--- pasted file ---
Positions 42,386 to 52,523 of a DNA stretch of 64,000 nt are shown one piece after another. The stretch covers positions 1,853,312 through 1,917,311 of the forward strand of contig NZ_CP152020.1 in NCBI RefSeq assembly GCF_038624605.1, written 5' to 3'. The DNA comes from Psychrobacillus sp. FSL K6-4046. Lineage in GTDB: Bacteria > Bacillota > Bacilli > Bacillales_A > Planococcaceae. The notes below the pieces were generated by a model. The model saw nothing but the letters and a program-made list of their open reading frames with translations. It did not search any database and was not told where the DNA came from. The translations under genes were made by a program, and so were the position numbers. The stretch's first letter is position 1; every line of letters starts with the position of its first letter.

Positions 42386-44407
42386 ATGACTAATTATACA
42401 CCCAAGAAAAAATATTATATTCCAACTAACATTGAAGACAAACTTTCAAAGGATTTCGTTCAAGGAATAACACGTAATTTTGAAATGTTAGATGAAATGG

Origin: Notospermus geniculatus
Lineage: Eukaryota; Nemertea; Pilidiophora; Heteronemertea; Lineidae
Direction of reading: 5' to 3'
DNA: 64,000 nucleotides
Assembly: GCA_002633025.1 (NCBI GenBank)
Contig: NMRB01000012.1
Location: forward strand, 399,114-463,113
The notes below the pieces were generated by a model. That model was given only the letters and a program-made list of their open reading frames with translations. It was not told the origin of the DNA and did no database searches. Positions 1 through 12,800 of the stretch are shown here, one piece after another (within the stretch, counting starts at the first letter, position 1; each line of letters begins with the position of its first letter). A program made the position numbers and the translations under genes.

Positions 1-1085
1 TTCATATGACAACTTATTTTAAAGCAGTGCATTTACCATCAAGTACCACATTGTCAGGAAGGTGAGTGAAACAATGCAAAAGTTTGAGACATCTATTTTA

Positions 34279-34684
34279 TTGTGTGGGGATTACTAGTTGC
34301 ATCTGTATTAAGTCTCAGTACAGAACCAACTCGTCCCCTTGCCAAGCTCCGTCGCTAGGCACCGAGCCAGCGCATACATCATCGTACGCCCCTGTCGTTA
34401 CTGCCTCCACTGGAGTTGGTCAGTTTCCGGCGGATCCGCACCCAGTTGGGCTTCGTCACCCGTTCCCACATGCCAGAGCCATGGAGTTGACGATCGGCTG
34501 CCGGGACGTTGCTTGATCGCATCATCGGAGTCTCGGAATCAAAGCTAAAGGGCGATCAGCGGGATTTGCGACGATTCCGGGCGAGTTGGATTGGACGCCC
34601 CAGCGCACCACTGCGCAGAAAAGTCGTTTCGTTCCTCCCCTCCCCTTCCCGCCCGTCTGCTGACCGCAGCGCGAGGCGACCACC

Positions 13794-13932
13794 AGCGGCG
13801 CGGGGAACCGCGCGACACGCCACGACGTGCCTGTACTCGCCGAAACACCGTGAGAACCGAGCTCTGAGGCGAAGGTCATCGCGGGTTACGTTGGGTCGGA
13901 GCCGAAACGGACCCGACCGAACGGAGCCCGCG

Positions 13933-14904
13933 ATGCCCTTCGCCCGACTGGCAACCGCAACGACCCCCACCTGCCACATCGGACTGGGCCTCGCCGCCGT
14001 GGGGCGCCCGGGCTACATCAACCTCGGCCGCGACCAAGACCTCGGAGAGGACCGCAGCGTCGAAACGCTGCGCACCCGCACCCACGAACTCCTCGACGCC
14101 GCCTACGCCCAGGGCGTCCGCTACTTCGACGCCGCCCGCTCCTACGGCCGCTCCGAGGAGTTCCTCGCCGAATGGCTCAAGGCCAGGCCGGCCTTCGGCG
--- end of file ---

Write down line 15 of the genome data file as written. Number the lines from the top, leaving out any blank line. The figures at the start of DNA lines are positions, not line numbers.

Positions 34279-34684